Extended napping in seniors may signal dementia

By Suzanne Leigh
 

Older person sleeping on a couch

A new study, led by UCSF and Harvard Medical School together with Brigham and Women’s Hospital, departs from the theory that daytime napping in older people serves merely to compensate for poor nighttime sleep and may also foreshadow Alzheimer’s disease and other dementias.

Daytime napping among older people is a normal part of aging – but it may also foreshadow Alzheimer’s disease and other dementias. And once dementia or its usual precursor, mild cognitive impairment, are diagnosed, the frequency and/or duration of napping accelerates rapidly, according to a new study.

The study, led by UC San Francisco and Harvard Medical School together with Brigham and Women’s Hospital, its teaching affiliate, departs from the theory that daytime napping in older people serves merely to compensate for poor nighttime sleep. Instead, it points to work by other UCSF researchers suggesting that dementia may affect the wake-promoting neurons in key areas of the brain, the researchers state in their paper published March 17 in Alzheimer’s and Dementia: The Journal of the Alzheimer’s Association.

“We found the association between excessive daytime napping and dementia remained after adjusting for nighttime quantity and quality of sleep,” said co-senior author Yue Leng, MD, PhD, of the UCSF Department of Psychiatry and Behavioral Sciences.

“This suggested that the role of daytime napping is important itself and is independent of nighttime sleep,” said Leng, who partnered with Kun Hu, PhD, of Harvard Medical School, in senior-authoring the paper.

Watch-like devices, annual evaluations used to measure naps, cognition

In the study, the researchers tracked data from 1,401 seniors, who had been followed for up to 14 years by the Rush Memory and Aging Project at the Rush Alzheimer’s Disease Center in Chicago. The participants, whose average age was 81 and of whom approximately three-quarters were female, wore a watch-like device that tracked mobility. Each prolonged period of non-activity from 9 a.m. to 7 p.m. was interpreted as a nap.

The device was worn every year continuously for up to 14 days, and once a year each participant underwent a battery of neuropsychological tests to evaluate cognition. At the start of the study, 75.7% of participants had no cognitive impairment, while 19.5% had mild cognitive impairment and 4.1% had Alzheimer’s disease.

For participants who did not develop cognitive impairment, daily daytime napping increased by an average 11 minutes per year. The rate of increase doubled after a diagnosis of mild cognitive impairment to a total of 24 minutes and nearly tripled to a total of 68 minutes after a diagnosis of Alzheimer’s disease.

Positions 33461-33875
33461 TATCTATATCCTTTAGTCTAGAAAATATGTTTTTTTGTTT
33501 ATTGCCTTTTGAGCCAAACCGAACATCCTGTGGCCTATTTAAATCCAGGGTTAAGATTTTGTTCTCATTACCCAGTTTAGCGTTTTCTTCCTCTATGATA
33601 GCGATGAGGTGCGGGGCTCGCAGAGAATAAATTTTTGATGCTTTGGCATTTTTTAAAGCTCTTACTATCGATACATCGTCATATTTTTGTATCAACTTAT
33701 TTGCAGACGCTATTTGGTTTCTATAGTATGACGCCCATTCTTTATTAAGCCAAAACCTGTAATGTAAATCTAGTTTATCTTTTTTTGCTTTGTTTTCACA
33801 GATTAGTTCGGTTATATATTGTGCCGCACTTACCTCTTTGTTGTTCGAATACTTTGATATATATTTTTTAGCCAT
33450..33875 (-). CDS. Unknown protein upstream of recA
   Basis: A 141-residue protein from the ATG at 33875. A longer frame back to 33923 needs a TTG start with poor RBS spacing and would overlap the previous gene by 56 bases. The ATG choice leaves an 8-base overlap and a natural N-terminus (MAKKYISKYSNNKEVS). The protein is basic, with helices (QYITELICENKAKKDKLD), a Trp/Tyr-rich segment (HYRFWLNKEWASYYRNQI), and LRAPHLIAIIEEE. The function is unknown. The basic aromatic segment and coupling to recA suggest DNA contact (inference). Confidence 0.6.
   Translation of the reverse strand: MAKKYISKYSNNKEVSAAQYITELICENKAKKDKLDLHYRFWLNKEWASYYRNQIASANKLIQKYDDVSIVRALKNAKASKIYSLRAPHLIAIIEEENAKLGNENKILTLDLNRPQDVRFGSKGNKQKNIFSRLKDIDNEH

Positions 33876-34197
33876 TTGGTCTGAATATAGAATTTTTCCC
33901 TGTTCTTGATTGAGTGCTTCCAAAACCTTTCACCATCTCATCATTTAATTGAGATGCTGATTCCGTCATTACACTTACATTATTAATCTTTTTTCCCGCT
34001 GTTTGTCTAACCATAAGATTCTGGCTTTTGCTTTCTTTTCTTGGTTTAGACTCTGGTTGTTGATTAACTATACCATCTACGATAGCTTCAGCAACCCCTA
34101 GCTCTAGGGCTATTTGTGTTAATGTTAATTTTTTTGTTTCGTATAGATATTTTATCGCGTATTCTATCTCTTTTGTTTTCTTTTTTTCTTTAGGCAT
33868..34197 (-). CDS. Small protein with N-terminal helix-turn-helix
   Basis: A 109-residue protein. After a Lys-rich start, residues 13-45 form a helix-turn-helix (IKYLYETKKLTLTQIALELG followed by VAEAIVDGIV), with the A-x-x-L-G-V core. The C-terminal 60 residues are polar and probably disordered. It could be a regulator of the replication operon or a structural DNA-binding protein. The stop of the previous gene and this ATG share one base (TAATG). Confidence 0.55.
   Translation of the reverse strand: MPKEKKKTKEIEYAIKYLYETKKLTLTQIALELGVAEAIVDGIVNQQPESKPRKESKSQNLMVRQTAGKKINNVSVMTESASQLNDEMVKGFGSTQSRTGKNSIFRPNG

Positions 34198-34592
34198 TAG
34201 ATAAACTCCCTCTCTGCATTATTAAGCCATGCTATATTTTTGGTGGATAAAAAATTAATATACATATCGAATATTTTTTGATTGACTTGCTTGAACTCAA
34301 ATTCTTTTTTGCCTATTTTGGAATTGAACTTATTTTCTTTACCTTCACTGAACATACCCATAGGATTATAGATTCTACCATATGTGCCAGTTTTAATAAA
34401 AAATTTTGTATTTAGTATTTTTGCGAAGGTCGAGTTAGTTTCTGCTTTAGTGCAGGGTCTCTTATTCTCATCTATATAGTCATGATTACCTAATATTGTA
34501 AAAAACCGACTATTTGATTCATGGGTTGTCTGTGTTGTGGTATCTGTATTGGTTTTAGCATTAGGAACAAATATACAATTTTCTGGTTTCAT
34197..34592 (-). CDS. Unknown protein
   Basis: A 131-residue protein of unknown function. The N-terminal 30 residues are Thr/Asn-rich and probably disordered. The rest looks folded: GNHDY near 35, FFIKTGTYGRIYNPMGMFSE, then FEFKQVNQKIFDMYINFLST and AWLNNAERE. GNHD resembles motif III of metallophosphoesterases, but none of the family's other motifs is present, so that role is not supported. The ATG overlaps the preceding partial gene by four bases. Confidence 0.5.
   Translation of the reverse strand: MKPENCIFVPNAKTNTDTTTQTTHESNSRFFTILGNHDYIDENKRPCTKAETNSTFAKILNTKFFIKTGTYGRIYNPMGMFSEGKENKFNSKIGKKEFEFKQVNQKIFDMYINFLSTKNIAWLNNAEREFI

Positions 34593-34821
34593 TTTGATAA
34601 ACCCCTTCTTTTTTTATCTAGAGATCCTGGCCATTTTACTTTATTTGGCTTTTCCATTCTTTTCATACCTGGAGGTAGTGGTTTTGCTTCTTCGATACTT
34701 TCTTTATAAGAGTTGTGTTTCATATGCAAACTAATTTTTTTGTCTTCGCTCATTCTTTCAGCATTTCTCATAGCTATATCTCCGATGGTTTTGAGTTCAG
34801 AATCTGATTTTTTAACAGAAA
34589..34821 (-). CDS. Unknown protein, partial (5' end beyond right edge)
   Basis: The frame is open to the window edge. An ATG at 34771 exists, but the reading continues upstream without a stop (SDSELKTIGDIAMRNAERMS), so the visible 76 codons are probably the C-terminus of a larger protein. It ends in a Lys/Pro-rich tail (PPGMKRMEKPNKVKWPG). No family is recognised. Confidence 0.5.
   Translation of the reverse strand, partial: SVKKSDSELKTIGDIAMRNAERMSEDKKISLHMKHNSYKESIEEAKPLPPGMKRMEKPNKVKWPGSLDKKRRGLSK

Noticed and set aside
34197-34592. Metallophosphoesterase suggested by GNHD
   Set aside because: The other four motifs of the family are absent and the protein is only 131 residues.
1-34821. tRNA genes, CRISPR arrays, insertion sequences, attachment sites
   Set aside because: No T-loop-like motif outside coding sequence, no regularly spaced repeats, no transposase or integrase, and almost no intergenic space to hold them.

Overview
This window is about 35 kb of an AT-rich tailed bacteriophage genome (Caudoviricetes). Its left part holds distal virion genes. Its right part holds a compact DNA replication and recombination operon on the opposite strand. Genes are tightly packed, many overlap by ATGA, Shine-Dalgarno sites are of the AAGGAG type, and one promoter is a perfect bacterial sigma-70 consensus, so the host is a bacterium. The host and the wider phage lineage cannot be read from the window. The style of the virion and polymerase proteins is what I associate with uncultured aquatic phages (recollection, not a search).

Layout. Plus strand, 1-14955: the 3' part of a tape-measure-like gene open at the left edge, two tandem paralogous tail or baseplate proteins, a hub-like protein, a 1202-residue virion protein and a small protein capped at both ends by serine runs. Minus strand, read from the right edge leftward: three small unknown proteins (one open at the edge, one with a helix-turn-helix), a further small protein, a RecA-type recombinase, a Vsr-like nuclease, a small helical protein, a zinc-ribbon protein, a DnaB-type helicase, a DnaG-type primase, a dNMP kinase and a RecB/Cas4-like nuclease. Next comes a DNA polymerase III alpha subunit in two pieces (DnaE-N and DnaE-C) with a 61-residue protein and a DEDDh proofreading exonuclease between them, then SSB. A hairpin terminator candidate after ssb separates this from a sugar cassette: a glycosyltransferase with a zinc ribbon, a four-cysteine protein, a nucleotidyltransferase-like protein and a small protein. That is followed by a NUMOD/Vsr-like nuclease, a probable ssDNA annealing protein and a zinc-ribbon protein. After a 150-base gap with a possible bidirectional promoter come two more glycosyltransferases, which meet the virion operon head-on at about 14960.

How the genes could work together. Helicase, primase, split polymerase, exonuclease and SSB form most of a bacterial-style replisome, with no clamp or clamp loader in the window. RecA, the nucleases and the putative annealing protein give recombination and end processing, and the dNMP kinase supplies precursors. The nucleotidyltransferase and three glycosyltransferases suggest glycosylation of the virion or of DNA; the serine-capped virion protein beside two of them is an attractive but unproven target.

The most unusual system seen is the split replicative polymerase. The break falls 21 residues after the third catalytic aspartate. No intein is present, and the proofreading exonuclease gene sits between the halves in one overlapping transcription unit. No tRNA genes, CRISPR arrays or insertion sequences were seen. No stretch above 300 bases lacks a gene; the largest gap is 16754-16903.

When the researchers looked at the 24% of participants who had normal cognition at the start of the study but developed Alzheimer’s six years later, and compared them with those whose cognition remained stable, they found differences in napping habits. Participants who napped more than an hour a day had a 40% higher risk of developing Alzheimer’s than those who napped less than an hour a day; and participants who napped at least once a day had a 40% higher risk of developing Alzheimer’s than those who napped less than once a day.

The research confirms the results of a 2019 study, of which Leng was the first author, that found older men who napped two hours a day had higher odds of developing cognitive impairment that those who napped less than 30 minutes a day. The current study builds on these findings by evaluating both daytime napping and cognition each year, hence addressing directionality, Leng notes.

Loss of wake-promoting neurons may account for longer naps

According to the researchers, increase in napping may be explained by a further 2019 study, by other UCSF researchers, comparing the postmortem brains of people with Alzheimer’s disease to those without cognitive impairment. Those with Alzheimer’s disease were found to have fewer wake-promoting neurons in three brain regions. These neuronal changes appear to be linked to tau tangles – a hallmark of Alzheimer’s, characterized by increased activity of enzymes causing the protein to misfold and clump.